I’m now going to take this knowledge and apply it. Some of this I’ve done intuitively, but other things came as a surprise. For instance, my tests showed that I have strong analytical skills. I almost fell over. I would never have put myself in that category, yet when presented with the idea that I had to be responsible for marketing-which I stink at- I quickly came up with some sound ideas that no one else in my writing chapter had created. Now that I’m aware of this strength, I won’t be so quick to dismiss my musings.
Bottom line, discover your strengths and play to them. Place your energies in making yourself better with what’s already inside you. This sounds so deceptively easy, yet it is incredibly difficult when presented with societal norms. I guarantee that if you focus your energies on using what gifts you have rather than always trying to cultivate what doesn’t come naturally, your job, work and other responsibilities will improve! This, of course, leads to better writing time
Okay, who knew? I knew! I could have told you this. Wait… wait… I actually have told you this.;)
What I’m saying is that YES, you have these strengths. And I think everyone (me, too) dismisses what their friends and family compliment them on, in favor of either (a) their own self-critical/perfectionistic thoughts or (b) the fact that they’re not impressed with this skill because it’s so innate to them.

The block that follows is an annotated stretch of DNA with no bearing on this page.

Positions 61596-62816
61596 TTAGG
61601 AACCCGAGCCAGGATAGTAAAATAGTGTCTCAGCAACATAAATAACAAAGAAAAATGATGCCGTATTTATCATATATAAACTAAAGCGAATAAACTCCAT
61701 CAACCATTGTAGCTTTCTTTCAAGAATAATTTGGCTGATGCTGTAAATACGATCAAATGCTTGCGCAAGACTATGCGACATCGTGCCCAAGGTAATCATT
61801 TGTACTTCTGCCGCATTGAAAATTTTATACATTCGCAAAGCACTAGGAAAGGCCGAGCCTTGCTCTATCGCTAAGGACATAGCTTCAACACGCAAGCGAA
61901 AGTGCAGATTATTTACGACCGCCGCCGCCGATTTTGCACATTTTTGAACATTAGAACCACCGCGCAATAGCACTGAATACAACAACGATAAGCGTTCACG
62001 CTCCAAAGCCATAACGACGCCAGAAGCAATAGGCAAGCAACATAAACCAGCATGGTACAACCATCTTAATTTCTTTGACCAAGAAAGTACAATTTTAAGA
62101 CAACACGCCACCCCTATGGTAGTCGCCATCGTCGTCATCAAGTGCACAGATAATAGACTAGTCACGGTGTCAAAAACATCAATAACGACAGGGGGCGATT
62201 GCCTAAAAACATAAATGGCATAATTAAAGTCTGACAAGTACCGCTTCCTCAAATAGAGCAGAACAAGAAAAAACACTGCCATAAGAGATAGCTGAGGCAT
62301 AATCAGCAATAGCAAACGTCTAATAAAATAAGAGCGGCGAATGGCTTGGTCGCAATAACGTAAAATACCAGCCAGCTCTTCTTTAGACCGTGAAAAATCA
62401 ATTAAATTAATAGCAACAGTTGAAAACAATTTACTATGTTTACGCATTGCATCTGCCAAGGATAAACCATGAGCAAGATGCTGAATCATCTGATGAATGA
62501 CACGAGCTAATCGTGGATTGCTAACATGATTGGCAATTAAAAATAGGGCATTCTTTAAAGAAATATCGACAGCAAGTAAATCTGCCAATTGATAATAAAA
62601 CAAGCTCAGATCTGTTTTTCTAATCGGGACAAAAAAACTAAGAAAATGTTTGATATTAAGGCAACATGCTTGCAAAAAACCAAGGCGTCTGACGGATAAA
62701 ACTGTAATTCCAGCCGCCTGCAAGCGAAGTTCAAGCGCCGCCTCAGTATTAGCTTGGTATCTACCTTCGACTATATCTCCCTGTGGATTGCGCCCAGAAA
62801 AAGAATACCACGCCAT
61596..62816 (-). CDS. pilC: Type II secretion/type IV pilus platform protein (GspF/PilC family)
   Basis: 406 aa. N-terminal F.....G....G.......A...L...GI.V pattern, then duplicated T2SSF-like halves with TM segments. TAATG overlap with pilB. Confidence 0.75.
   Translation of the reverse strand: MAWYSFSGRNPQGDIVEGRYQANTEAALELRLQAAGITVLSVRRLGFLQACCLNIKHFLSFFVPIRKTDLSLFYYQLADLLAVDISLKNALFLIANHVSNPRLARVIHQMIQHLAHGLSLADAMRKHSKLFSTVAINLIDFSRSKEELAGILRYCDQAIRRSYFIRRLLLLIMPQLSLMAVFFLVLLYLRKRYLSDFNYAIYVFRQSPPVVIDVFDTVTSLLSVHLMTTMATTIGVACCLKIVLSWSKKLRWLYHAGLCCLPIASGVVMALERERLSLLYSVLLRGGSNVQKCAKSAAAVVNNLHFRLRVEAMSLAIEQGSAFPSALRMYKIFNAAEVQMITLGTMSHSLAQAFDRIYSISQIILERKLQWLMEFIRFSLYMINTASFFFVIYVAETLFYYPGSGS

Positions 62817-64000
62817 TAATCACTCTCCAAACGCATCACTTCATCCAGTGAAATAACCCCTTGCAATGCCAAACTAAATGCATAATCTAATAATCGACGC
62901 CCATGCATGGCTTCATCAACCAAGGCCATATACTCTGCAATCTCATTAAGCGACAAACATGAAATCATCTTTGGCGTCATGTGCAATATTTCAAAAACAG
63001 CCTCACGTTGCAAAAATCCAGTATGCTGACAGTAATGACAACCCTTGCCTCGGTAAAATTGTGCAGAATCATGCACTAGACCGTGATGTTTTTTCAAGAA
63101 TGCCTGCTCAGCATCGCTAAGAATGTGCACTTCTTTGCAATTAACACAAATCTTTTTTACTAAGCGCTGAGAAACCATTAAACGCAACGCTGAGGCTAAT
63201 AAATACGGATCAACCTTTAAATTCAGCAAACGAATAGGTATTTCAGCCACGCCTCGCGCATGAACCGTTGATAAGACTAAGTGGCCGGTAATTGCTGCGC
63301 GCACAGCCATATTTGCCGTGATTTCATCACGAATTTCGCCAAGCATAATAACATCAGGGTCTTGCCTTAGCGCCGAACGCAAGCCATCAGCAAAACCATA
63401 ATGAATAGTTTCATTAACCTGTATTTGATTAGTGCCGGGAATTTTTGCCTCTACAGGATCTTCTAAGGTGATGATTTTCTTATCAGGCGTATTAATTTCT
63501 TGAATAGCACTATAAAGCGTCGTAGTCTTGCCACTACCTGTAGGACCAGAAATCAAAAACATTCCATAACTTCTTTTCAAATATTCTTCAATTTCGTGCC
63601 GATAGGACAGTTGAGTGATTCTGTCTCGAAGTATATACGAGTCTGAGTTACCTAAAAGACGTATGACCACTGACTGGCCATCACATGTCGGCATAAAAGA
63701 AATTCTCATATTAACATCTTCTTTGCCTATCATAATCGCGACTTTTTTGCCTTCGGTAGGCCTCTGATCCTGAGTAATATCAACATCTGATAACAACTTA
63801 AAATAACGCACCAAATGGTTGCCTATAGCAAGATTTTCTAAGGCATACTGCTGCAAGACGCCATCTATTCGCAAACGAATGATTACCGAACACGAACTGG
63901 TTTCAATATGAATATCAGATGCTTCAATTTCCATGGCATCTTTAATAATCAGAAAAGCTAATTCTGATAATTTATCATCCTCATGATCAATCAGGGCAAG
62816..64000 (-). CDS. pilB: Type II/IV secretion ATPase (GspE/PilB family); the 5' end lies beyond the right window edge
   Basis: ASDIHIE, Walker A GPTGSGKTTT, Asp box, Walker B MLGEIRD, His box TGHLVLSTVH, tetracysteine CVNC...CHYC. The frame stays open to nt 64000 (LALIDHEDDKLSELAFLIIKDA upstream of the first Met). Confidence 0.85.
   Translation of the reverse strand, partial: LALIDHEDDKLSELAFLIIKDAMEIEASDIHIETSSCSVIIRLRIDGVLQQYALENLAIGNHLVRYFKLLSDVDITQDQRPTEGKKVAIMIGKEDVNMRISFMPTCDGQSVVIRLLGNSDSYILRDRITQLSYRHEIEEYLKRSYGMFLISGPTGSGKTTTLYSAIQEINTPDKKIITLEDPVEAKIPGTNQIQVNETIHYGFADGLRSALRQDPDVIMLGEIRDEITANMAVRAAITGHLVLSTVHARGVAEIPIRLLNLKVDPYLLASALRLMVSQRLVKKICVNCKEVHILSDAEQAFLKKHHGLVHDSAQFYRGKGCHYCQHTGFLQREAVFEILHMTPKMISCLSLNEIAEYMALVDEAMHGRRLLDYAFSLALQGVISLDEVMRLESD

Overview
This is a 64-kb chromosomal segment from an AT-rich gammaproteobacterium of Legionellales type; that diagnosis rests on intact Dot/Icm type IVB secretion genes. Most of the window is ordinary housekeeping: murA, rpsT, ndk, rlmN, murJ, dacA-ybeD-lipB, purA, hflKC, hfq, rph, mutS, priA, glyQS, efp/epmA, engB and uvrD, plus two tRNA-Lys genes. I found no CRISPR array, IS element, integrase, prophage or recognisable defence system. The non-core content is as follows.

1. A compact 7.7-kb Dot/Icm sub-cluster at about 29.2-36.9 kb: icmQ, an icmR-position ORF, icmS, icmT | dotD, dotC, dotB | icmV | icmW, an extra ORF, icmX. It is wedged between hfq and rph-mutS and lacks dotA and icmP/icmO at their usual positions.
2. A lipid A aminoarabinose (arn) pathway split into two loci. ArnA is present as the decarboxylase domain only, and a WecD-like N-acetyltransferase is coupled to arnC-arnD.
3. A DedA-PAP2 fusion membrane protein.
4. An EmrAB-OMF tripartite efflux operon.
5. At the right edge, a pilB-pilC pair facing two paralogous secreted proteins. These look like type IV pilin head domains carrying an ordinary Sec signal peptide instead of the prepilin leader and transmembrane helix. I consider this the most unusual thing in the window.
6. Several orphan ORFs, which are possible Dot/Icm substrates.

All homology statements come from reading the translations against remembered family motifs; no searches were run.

I’m so glad you’re recommending this book, and I’m heading out now to buy it!
And the title of this post is my favorite phrase of the month!
Stacey said: My top five strongest talents are: Achiever, Communication, Individualization, Analytical, and Connectedness. Who knew?
Anyone who knows you, dearheart…:) Anyone who knows you…:)
I can hear Diane yelling from her corner of the Pitch University World! She’s right, of course- she has told me these things about myself. She’s also right that we do dismiss these compliments…and we shouldn’t. Ok, so I’m a slow learner. 🙂
Enjoy the book, Diane!
Well apparently, my friends know me better than I know myself. Hi Will!
Great post. I have, from time to time, asked my kids to write down things they’ve liked about themselves, especially when they were having difficulties at school or with self-esteem.
I’m now rethinking that idea. It occurred to me while reading this post that whatever they may like about themselves would only be superficial and not real qualities. How could they list something they may not even be aware of?
Maybe asking what they thought their strengths were then having them read this book and take the test will show them things they never knew.